I was grabbed by the idea of the potential tension between the Roman Army and the locals – it chimed with stories my parents’ generation tell of ‘when the GIs were over here in the War’ and with the very difficult situation unfolding in the north of Ireland at the time. I think it also stirred memories of travelling on the school bus past the Roman walls of Colchester – the ‘Camulodunum’ that was burned down by Boudica.
At the time I knew next to nothing about Roman Britain, but now the family would probably tell you that I’m not a fan: I’m an obsessive. I tend to come at it through the archaeology – there’s very little written history of the Roman occupation of Britain but there’s a huge amount of evidence on and under the ground if someone shows you where to look.

The fans I have talked to about Ruso and Tilla are split on whether they want to see intimacy between the two. Did you deliberately write their relationship so that intimacy was implied or were you hesitant to have the series seen as yet another historical romance?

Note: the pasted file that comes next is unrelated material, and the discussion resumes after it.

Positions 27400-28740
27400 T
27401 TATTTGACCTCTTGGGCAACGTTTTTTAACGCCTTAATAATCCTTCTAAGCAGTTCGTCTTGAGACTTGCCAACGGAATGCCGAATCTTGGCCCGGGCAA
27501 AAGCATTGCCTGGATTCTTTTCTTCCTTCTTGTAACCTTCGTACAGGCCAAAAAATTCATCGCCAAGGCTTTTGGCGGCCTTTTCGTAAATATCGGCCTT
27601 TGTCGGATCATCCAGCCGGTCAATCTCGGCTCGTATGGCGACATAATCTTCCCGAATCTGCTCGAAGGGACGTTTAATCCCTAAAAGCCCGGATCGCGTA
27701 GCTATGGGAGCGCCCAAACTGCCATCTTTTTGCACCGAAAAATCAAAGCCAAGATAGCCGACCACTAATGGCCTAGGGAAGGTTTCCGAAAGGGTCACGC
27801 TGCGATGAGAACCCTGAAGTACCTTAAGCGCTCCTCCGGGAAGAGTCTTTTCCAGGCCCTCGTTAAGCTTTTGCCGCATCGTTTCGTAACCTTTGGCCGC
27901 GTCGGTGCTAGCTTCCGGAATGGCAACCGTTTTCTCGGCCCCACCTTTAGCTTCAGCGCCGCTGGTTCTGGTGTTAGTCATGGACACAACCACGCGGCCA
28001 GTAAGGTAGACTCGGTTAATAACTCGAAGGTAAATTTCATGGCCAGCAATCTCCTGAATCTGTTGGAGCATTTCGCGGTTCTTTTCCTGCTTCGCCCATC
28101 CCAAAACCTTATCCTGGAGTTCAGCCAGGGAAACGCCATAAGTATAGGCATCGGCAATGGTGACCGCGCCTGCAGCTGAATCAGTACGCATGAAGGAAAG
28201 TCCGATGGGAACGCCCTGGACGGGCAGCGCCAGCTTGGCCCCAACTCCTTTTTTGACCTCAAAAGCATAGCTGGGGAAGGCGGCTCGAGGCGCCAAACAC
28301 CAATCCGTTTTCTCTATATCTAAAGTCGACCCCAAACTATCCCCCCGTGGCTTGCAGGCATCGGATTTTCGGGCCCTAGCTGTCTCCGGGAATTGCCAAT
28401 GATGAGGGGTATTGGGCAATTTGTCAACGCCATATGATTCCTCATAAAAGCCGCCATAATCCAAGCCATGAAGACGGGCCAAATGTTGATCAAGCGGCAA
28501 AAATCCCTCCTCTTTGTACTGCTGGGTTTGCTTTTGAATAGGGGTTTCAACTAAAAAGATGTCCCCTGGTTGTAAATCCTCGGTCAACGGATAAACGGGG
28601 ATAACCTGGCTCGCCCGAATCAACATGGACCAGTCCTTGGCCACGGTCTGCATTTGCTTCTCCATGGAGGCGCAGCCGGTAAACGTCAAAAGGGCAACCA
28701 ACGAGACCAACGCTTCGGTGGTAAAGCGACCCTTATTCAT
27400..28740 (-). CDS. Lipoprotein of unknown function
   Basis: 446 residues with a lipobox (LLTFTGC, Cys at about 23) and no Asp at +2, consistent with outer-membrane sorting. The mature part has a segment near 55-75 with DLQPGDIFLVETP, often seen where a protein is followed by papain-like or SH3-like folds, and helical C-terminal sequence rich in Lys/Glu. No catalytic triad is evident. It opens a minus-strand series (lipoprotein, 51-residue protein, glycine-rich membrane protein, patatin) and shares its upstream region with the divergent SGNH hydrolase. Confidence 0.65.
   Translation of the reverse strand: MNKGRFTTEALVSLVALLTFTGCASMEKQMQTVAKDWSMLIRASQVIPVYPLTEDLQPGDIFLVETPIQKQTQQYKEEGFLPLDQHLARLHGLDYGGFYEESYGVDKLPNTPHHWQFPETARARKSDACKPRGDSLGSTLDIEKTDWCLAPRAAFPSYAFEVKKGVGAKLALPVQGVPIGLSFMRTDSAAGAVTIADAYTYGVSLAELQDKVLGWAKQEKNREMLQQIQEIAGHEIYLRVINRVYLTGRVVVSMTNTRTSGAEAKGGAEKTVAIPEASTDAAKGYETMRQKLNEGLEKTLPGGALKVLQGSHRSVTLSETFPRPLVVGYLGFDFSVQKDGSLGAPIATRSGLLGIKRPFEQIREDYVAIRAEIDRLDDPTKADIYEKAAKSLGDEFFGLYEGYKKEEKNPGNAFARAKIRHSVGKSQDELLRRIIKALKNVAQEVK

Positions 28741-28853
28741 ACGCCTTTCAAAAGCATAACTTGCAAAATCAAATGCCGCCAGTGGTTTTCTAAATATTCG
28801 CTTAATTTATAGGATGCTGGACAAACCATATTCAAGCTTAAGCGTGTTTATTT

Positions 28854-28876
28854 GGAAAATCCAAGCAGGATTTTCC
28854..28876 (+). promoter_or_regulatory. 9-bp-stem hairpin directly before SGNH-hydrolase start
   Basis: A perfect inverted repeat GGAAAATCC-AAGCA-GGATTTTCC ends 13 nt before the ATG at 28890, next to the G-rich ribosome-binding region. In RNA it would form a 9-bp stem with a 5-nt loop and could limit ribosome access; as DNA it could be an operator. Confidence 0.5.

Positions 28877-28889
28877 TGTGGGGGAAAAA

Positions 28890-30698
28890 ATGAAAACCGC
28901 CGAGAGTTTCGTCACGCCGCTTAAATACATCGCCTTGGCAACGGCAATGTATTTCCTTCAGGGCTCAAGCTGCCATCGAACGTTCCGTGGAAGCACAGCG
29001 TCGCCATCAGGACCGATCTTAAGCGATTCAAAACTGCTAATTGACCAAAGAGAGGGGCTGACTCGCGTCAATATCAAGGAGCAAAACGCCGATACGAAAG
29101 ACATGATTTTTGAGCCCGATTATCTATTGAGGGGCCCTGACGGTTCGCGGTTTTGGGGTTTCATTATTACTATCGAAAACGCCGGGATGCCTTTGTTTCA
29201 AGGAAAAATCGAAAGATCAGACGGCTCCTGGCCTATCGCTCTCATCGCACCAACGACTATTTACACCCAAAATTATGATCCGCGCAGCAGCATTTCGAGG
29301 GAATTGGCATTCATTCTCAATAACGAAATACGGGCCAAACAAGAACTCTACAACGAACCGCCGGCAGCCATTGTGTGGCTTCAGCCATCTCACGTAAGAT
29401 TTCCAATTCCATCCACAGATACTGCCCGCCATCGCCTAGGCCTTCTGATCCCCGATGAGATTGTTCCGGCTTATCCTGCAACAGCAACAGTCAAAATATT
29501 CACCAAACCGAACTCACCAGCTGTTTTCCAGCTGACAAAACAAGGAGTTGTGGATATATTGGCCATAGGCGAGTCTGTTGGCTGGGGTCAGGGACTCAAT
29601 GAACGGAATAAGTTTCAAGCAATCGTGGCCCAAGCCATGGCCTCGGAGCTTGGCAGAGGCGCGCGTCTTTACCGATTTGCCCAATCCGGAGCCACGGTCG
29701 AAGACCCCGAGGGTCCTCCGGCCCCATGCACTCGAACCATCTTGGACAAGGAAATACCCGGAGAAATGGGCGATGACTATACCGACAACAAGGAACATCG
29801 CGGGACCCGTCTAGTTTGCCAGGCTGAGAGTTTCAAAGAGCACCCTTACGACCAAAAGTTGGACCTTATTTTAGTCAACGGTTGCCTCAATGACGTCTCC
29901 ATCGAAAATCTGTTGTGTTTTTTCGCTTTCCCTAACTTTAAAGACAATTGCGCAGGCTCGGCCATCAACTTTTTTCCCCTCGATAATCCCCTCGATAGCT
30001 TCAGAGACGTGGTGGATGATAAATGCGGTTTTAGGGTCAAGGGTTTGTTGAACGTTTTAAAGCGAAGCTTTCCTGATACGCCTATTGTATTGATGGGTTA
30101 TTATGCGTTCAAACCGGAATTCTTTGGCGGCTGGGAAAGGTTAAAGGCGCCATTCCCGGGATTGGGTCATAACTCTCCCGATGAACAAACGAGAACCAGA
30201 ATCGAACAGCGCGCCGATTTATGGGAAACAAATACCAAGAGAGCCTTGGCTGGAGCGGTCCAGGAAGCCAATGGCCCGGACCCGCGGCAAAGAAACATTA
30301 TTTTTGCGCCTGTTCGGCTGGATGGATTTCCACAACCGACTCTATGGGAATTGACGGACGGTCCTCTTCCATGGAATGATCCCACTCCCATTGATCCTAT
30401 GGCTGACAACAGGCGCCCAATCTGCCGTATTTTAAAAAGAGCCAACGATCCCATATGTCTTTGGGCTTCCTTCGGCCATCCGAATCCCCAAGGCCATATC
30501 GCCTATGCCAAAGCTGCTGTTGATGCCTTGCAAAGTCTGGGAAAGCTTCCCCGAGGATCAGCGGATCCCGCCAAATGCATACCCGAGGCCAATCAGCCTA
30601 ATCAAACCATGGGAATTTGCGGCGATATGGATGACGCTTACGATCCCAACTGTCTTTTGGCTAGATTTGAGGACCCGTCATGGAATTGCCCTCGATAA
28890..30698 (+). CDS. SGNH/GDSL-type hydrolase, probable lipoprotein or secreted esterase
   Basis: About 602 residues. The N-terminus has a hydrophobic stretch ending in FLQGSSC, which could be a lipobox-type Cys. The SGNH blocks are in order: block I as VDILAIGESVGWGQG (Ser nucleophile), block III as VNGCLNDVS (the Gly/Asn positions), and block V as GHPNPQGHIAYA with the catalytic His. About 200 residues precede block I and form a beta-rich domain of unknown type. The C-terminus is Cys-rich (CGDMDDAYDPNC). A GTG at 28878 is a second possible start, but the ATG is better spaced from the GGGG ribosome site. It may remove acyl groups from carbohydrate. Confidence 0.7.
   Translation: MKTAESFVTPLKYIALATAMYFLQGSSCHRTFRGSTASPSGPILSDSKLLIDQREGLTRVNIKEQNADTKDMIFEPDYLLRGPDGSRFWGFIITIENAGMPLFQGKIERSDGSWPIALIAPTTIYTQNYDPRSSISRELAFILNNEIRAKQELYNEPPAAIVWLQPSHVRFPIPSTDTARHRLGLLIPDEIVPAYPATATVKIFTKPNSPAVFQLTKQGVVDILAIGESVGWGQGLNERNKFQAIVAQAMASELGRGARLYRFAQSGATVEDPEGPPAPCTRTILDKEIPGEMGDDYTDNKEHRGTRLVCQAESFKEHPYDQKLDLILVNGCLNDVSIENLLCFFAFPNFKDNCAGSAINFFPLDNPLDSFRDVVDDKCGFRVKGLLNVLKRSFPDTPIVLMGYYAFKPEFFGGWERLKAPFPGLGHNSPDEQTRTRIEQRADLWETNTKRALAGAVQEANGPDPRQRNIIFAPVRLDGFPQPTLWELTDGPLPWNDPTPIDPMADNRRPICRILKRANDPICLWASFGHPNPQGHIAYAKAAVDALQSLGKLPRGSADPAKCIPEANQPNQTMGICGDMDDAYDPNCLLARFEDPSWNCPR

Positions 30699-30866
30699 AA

I have a bit of a problem with romance, in that I can’t write what I really don’t believe in. I’m not a ‘Mr Right will sweep you off your feet’ kind of person. Fortunately the Romans weren’t big on romance either. I wanted the relationship between Ruso and Tilla to be plausible in the context of their everyday lives. After the disaster of his first marriage Ruso is wary of women in general – and if Tilla had any illusions they’ve been shattered by her experiences with ‘the Northerners.’ They’re bound to approach any relationship with caution. In fact, given the cultural divide, being attracted to each other is outwardly very inconvenient for both of them.
As for physical intimacy –Roman literature and art is a lot franker than I am, but I wouldn’t be comfortable writing anything very explicit. I’d rather hint and imply – I’m sure people can use their imaginations. Besides, there’s a ‘bad sex’ prize for novelists over here and I’m guessing that the people who’ve won it thought they were writing great stuff at the time. I really, really don’t want to be one of them.

It is very refreshing to read about a woman like Tilla because she is very strong willed and seems to have a lot of self confidence; I would think Ruso needs her more than she needs him. Is this your view of how women should be? Is she modeled after anyone in particular?
I wouldn’t dare make any suggestions about how modern women should be, but luckily for Tilla – and for the story – there seems to be quite a lot of evidence that British women of this period could be relatively independent.